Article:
“The major challenge in 2023 will be catching the consumers’ attention amid the noise of doom and gloom recessionary talk in the media. Consumer confidence is critical. This, combined with retailers controlling overhead and the quest for affordable rents that will be paramount.”
Winder said 2023 will be another tough year for retail. Many of the challenges we faced in the back half of 2022 will continue on into 2023.
“The rapid interest rate increases that the Bank of Canada implemented in 2022 will be felt mostly through 2023 as inflation decreases but with it, economic growth drops off and we officially enter a recession. Sadly, I think several small to medium sized retailers will shut down in 2023 due to the combination of headwinds . . . There will be some consolidation in the industry as bigger, well capitalized retailers pick up distressed companies at a discount. The thrift market will expand as over-leveraged consumers buy more used products to stretch dollars,” he said.
“Some of the challenges for 2023 will include continued softening of the economy . . . as well as increased shrink/theft and the tightening of return policies for e-commerce. Also, as inflation slows while economic growth stalls, retailers will be challenged to comp retail sales dollars as inflation helped 2022 top line numbers. Many retailers will spend the first half of 2023 drawing down inventory which will impact gross margins negatively. I think we will start to see better days in late 2024. The key will be to make it through until then.”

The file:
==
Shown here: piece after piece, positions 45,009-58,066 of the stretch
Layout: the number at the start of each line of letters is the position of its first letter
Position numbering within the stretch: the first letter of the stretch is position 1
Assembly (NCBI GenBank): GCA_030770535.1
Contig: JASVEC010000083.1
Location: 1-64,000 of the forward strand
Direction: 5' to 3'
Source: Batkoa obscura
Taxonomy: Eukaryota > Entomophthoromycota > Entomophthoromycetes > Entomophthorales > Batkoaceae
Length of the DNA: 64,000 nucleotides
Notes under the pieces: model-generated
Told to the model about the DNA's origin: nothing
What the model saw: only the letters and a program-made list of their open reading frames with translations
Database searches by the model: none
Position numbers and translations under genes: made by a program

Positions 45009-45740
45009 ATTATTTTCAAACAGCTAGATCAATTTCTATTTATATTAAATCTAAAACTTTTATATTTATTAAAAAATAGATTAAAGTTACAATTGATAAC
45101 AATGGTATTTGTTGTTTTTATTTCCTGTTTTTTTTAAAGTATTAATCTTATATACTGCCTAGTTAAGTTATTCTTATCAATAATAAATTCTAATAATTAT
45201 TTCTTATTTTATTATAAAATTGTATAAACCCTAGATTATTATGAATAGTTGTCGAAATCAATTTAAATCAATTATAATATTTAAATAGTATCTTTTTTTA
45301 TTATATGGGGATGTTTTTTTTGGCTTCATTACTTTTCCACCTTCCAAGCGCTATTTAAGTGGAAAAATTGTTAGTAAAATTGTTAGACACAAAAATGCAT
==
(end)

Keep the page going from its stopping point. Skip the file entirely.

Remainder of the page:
Minakakis said retailers need to have their digital houses in order and that means leveraging talent and data to capture share.
“I expect a tough first half to 2023. Consumers will be looking for ways to save as are higher end consumers as well. Expect a very robust competitive landscape in 2023. Relevance with consumers means the right price value equation. Retailers need to leverage all strategies to close sales including BNPL (buy now pay later ) options. More retailers will develop their own programs. I expect e-commerce to continue to grow. Product, price and convenience are key,” he said.
“Retailers with stores need to make some tough calls on how they operate their businesses operationally and from a marketing perspective. Experienced retailers also know that service and customer experience are two different animals to create and effectively deliver them as one. Now would be the time for malls to transform, four walls with stores is not a long-term strategy for success.
“If we’ve learned anything over the last three years, we must dismiss nothing. The biggest challenge for retailers will be “What is our stay in business strategy?” With a recession. All brands have their own complexities, cut and paste strategies don’t work. I believe that the consumer has been in a psychological recession for the last six months.
The Bank of Canada is not done, if they go too far it can be damaging to consumers and retailers. Even with a drop in inflation next year, prices will still be too high for a consumer recovery putting downward pressure on demand. Therefore, overseas suppliers could struggle and slow down production creating delivery lag times and even higher prices. China and Russia are still wildcards in my book; their geopolitical policies can impact on supply chains and natural resources creating more shocks.”
Gray also said inflation will continue, and the effects will become more real for consumers in 2023.